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A new global climate accord edged closer on Saturday as negotiators ended four years of work and produced a draft text of an agreement for ministers to finalise next week.
“This is a milestone,” said Laurence Tubiana, France’s ambassador to the talks, as delegates formally accepted a draft that has been in the making since 2011.
“I’m probably not the only one who feels really emotional about this,” she said.
John Kerry, the US secretary of state, and his counterparts from nearly 200 countries will head to Paris on Sunday for the last five days of negotiations on the first new global accord to limit carbon emissions in 18 years.
But the 48-page draft that emerged on Saturday still contains a number of potential minefields that could end up making a final agreement very weak or even impossible to conclude.
“It’s messy,” said one European delegate, adding the document nonetheless contained the clear outlines of an accord and it was striking to see delegates from almost every country say they wanted a deal next week.
“We’re talking about life itself,” said Laurent Fabius, France’s foreign minister, who is also serving as president of the conference, due to end on Friday.
“I intend to muster the experience of my entire life to the service of success for next Friday,” Mr Fabius said.
To support a successful outcome at the Paris talks, known as COP21, a host of celebrities, business leaders and politicians descended on the Le Bourget airfield north of city’s centre on Saturday where the conference is being held.
Among them were 10 US Democratic senators keen to demonstrate support for the climate plans of US President Barack Obama, despite fierce opposition from Republican legislators.
US actor Sean Penn said he believed the Paris meeting was taking place in “the most exciting time in human history” because “the days of dreams have given way to the days of doing”.
Chief among the most problematic issues to be settled next week are those that have bedevilled UN climate talks for more than 20 years — questions such as: How much should wealthy countries pay poorer nations to help them lower emissions and how much should all countries collectively cut their carbon pollution to avert dangerous global warming?
Signs of compromise on some of the biggest stumbling blocks in the talks began to emerge late on Friday.
Delegates from wealthy countries have hinted they will accept a demand for the agreement to include a requirement for them to deliver $100bn a year after 2020 to help poorer countries deal with climate change — as long as developing countries agree to do their best to limit emissions and back tougher rules on the way pollution is counted and reduced.
Some rich countries have also said they are willing to increase this $100bn figure in future years, but only if the so-called “donor base” of climate finance is enlarged to include big emerging economies such as China.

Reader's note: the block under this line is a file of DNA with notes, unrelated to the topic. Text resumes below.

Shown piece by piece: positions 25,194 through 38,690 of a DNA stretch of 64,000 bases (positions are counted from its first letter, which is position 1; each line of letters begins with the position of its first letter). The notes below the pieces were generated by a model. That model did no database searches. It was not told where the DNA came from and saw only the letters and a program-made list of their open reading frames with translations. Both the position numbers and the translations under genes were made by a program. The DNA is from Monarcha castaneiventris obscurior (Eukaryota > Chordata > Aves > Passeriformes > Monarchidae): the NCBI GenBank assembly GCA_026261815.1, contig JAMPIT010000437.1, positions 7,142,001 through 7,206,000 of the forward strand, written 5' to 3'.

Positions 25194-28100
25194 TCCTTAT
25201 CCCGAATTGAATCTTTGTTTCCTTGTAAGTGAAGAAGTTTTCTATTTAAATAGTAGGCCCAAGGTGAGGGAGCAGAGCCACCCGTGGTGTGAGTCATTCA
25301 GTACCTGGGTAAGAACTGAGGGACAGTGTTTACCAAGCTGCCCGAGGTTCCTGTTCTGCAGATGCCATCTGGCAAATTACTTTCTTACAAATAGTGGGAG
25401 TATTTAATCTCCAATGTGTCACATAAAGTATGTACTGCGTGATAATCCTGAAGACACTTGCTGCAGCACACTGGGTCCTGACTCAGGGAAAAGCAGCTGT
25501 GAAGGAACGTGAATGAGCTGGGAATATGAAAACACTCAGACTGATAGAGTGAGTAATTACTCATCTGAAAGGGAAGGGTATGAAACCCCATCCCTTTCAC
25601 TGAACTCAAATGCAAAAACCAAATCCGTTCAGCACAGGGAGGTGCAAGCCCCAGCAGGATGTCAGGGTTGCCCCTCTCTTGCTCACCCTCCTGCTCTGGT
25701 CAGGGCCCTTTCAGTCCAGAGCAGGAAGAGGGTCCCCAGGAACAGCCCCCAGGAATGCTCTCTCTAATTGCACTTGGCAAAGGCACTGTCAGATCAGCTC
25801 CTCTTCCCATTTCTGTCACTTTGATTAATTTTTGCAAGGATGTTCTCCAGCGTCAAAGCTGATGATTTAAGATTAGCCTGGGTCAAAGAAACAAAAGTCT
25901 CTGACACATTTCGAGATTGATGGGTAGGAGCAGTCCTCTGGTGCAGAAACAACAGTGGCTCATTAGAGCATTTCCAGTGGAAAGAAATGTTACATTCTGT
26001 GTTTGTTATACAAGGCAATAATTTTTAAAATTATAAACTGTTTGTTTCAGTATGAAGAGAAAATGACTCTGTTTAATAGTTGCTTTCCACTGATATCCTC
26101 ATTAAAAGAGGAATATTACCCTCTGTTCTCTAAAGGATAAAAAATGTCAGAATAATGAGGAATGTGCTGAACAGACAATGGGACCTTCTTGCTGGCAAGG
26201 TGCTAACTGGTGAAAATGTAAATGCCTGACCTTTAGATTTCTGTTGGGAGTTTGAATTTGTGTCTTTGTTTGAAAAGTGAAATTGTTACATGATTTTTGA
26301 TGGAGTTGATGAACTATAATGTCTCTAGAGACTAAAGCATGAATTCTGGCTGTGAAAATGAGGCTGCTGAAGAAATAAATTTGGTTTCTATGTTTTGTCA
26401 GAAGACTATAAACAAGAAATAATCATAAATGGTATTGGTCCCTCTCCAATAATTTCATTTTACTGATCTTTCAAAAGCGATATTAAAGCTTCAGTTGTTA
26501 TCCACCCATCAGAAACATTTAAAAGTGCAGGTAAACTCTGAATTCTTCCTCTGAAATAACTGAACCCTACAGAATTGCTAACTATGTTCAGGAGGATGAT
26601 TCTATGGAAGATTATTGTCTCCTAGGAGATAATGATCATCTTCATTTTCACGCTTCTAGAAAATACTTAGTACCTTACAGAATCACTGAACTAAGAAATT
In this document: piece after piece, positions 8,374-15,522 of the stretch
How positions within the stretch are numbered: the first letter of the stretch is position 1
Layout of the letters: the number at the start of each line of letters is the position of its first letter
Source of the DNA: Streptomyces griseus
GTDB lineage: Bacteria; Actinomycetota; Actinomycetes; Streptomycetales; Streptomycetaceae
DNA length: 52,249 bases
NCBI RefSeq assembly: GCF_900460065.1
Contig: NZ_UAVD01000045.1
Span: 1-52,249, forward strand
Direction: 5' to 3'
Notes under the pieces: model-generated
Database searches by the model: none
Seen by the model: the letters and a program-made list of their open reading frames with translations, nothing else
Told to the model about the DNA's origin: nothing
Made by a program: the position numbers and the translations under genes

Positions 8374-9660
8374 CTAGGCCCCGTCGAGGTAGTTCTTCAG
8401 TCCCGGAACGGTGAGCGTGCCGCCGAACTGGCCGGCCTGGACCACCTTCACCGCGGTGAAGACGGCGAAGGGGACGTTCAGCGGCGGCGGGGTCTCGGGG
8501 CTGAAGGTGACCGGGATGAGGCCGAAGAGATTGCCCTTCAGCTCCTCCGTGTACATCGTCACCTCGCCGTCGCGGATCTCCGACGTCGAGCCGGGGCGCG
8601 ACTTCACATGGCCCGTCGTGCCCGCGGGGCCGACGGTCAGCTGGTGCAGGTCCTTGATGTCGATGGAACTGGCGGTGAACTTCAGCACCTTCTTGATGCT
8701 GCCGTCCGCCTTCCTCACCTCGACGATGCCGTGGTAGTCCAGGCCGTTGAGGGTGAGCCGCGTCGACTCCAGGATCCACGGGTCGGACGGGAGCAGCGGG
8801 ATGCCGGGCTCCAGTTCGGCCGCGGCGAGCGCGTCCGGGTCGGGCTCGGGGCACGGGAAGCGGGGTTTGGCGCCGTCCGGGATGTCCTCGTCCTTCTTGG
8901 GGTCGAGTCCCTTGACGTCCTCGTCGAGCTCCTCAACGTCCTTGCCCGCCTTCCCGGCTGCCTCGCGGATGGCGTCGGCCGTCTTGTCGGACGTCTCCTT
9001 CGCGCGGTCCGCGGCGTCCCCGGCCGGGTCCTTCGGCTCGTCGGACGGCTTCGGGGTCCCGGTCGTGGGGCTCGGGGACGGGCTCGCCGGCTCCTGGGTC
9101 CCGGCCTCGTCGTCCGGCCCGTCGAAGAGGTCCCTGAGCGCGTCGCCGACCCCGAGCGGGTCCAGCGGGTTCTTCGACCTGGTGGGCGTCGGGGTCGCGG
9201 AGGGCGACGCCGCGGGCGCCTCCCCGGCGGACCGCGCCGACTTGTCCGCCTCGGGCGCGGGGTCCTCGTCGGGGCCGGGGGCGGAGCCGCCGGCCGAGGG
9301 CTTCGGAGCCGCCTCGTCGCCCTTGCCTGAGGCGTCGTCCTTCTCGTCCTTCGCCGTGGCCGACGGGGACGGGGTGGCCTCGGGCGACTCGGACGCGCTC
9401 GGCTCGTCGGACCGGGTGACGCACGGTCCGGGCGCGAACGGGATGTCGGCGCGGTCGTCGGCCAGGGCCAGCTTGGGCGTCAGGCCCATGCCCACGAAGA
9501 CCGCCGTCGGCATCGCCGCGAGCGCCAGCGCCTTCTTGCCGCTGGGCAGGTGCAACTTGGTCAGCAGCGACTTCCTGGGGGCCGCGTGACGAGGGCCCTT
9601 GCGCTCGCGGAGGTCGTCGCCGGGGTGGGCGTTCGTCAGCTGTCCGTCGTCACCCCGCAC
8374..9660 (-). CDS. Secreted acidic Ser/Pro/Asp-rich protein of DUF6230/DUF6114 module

India and other countries are firmly opposed to this. But US envoy Todd Stern said people were “over-reading” the issue by thinking it amounted to the US wanting countries to take on new obligations. “We are not,” he said.
Still, divisions remain over a host of other elements of a potential agreement, including many that helped sink the last effort to seal a new climate deal, in Copenhagen in 2009.
This time, negotiators say the conditions for a deal are much better.
“Copenhagen was more like a trade fair than a negotiation,” said Elina Bardram, a senior EU delegate, explaining one of the reasons the meeting failed was because of the “flawed concept” that world leaders could personally negotiate the highly technical details of a climate accord.
In Paris, about 150 leaders came for one day at the start of the two-week meeting to help bolster what Mr Obama said should be a “turning point” when “we finally determined we would save our planet”. They then flew off to leave their ministers and officials to finalise the agreement.
Another reason the Paris meeting differs from Copenhagen is that more than 180 of the 195 countries involved in the talks have already been setting out their respective goals and plans to deal with climate change since March.
This happened much later in the run-up to Copenhagen.
But collectively, the pledges made for the Paris accord do not add up to enough to stop global temperatures rising more than 2C from preindustrial times, a limit governments have already agreed at past UN climate talks.
One of the issues likely to go down to the wire next week is the question of when countries should upgrade their pledges in the future.
The EU and the US are pushing for this to happen as soon as possible, as are many smaller countries most vulnerable to climate change impacts.
But other nations are pushing for the agreement to contain a much later date.
In Paris, a group of small island states and developing nations are also pressing for the 2C target to be lowered to 1.5C in the new accord, a move Saudi Arabia and other nations are resisting.
Island country leaders also want the new accord to include support for the loss and damage caused by rising sea levels and other impacts of climate change.
Both issues are likely to require a lot of hard negotiation next week.
Tony de Brum, foreign minister of the Marshall Islands, told reporters on Saturday: “I refuse to go home to my people without a Paris agreement that allows me to look them in the eye and say that everything is going to be OK.”
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